It's important to recognize that not having a BM is not the same as constipation. I've gone times where I've had very little fibre in the diet and had a much larger gap between BM's. This simply means that much more of what you are taking in is being absorbed, in terms of mass.

    M.

  19. #19
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    Quote Originally Posted by chandltp View Post
    At this point, I'm not sure that fiber is as necessary as they say it is. I've done very low fiber diets and actually suffered less ill affects than when I include fibrous foods. But that's a very low volume diet and I don't find it to be a pleasant way to eat long term, so the longest I've done that was 3-4 weeks. "Fiber Menace: is a bit fringe, but contained a lot of information about possible harmful affects of fiber
    Fiber Menace is a bit fringe.

    I think it's like most things, everything in moderation. Humans are not cattle or rabbits, we don't have multiple stomachs, and most of us do re-ingest our previously excreted food. There are limits. The very low fiber diet can seriously harm your overall health long term, maybe without much noticeable immediate effect. There is a definite link between low fiber, high fat diets and colon cancers. Aside from an extreme fiber diet, I don't know how you could damage your GI with fiber, except from gas pressure or dehydration. You do need additional water to digest fiber, and for animals that eat plants passing gas is normal.

    Fiber is just one aspect of digestive health. One of the most important things for your digestive tract is bacteria. It helps in digestion, regularity, nutrient absorption as well as synthesizing B-12 and other vitamins. Excess gas is usually a matter of too little bacteria (fermenting), or lack of enzymes.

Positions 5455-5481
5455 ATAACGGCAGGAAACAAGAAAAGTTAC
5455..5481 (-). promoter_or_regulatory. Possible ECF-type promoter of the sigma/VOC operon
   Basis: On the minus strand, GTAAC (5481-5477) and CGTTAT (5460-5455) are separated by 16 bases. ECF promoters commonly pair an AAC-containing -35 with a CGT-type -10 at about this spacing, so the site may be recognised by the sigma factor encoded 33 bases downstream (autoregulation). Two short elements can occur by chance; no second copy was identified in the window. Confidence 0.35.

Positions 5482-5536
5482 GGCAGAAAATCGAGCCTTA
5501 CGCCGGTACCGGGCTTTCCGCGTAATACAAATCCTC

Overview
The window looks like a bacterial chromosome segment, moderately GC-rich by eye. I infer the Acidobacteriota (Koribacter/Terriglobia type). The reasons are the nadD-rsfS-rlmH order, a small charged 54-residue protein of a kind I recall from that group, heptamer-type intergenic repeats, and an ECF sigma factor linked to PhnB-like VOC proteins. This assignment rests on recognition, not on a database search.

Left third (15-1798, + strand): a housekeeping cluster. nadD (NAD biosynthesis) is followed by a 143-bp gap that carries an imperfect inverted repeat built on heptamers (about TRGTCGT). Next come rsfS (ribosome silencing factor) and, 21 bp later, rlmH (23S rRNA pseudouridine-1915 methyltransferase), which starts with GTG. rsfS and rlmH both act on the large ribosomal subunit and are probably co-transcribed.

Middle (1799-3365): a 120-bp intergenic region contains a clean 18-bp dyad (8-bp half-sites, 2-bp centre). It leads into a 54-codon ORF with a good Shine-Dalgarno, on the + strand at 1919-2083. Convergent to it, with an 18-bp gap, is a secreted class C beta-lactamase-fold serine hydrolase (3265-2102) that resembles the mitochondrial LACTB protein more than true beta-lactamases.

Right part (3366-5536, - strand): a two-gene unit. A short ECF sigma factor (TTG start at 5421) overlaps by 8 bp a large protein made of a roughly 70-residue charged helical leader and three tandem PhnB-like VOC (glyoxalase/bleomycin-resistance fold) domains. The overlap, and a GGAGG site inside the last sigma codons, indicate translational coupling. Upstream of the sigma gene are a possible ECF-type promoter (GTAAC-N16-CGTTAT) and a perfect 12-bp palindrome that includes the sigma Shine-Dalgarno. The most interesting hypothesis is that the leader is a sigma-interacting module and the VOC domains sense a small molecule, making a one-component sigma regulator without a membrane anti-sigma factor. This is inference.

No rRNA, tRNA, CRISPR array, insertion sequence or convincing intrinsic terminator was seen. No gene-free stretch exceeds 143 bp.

Paleolithic man didn't have the luxury of spending his time contemplating the grams of fiber in his diet. He got hungry and ate whatever he could find, along with a butt load of incidental fiber and bacteria.

  20. #20
    Senior Member chandltp's Avatar
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    Quote Originally Posted by sprince View Post
    Fiber Menace is a bit fringe.
    Yes, I said that in my post


    Quote Originally Posted by sprince View Post
    I think it's like most things, everything in moderation.
    Unfortunately, I'm not a moderate person. Never have been, never will be. So I simply have to exclude certain things from my food / drink intake.

    I don't feel like engaging in a debate, so I'm not going to comment on the rest of your post. I've made my contribution, and and I feel it to be an accurate representation of the conclusions I've reached during the last 7 years while trying to resolve my GI issues.
    There are 10 types of people, those that understand binary and those that don't.